On a wintery, windy night, the Chez Max bistro in Dublin was a welcome refuge for two umbrella-wielders. On this occasion we were in their original spot, nestled beside the entrance to Dublin Castle. They also have a second restaurant, with epicurie selling French foods, on Baggot Street.

My companion, a total Francophile, was completely in her element. Instantly at ease, she was showing off her sing-song pronunciations of their bi-lingual menu to the backdrop of Edith Piaf’s distinctive tones. With intimate low lighting, swathes of red velvet and parchment-style menus it’s as close to Paris as Dublin’s Palace Street will ever get. Throughout our entire meal the staff were friendly and warm, further adding to the cosy brassiere effect.

Both a lunch and dinner venue, the menu covers traditional fare like Croque Monsieurs, terrines and French onion soup as well as heartier bowls of boeuf borguignon or mussels. Very much weighted to meat options, there are a few vegetarian tarts available. As expected, the wine menu consists largely of French stalwarts from the Loire Valley, the Burgundy region and the South of France, all reasonably priced starting at just €5.50 for a glass of their house wine.

Getting into the spirit of all things French, I went for the Brie in filo pastry with cranberries and candied onions (€8): soft melted Brie encased in flaky pastry with some sweet, crunchy textures to offset the richness. Berets off to the chef for this one.

My companion, attempting to try something different and not dive straight for her favourite gruyère-topped onion soup, gingerly opted for salmon tartare with pickled avocado, sage and pink peppercorn (€8.50). Not a fan of overtly peppery tastes she was rewarded instead with buttery-soft salmon and mouth-waves of gentle heat.

My roast duck breast (€18.50) was moist and tender with just the right amount of red wine jus lightly covering the meat. Meanwhile, my companion couldn’t resist the steak frites (€21), a striploin steak and chips with confit shallot. A quality piece of beef was cooked to her liking with both of us dipping fries into the punchy, creamy béarnaise long after the meat was scuppered.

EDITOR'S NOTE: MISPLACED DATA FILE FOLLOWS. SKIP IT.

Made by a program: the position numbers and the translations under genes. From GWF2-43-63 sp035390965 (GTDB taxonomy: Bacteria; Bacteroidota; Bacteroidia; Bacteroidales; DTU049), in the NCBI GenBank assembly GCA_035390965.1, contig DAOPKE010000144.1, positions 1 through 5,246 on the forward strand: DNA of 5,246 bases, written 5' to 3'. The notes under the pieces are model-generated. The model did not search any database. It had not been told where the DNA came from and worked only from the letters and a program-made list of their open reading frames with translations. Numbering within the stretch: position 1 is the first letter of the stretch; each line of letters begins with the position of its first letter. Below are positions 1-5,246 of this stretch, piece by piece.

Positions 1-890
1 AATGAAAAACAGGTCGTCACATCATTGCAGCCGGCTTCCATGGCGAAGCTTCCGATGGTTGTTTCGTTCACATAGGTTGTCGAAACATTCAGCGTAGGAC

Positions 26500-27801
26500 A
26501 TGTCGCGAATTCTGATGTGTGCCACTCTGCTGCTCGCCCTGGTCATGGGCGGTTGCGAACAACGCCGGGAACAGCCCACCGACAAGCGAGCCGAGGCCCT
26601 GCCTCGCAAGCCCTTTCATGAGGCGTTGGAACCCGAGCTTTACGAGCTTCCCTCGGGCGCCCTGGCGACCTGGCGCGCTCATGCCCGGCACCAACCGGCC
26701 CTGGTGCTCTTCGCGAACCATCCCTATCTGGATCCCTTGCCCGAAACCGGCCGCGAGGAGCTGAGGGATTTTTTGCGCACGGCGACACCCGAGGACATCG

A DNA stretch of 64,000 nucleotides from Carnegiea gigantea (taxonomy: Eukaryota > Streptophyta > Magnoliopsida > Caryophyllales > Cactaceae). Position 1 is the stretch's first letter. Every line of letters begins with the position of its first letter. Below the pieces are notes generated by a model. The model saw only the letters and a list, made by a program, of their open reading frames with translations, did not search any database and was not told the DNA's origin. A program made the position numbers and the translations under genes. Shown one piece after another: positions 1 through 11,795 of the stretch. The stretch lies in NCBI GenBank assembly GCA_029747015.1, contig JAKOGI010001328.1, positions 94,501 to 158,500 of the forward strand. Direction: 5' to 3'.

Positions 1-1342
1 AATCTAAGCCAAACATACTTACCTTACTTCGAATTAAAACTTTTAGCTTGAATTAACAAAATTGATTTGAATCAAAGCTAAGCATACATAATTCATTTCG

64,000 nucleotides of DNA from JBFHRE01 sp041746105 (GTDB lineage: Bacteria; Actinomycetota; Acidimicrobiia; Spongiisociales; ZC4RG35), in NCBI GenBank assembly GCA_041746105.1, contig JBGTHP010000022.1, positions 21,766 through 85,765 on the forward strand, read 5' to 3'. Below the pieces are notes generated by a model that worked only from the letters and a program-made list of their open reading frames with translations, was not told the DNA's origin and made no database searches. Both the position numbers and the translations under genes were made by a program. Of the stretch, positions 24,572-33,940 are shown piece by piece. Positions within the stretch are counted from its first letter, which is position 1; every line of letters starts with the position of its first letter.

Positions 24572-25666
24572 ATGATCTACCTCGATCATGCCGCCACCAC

Although there was an array of sweet tarts, mousses and a very seductive looking crème brûlée on display, we decided to share a little cheese instead. For the mini cheese platter (€5.50) you choose two of the available chesses, which consisted of Brie, a French goat’s cheese, a soft cheese called Pont-l’Évêque and Comté. Ordinarily, the cheese course is one of the jewels in the French culinary crown. Not in this case unfortunately. An unnecessary clump of salad dominated the plate alongside some unremarkable Brie and goat’s cheese – a pity.

We lingered amid the chic Franco-Dub crowd over excellent coffees, prolonging our French escape just a little longer.

It’s true that everything always sounds better in French. In the case of Chez Max, the French menu delivers more than just a linguistic treat: warm Gallic charm to offset cold winter nights.

LORRAINE GRIFFIN

We loved Authentic French food in chic Parisienne surroundings

We spent €124 on two starters, two mains, one cheese platter, a bottle of wine, two coffees and two glasses Champagne plus tip

Chez Max
1 Palace Street,
Dublin 2.
Tel: +(0)1 633 7215;
www.chezmax.ie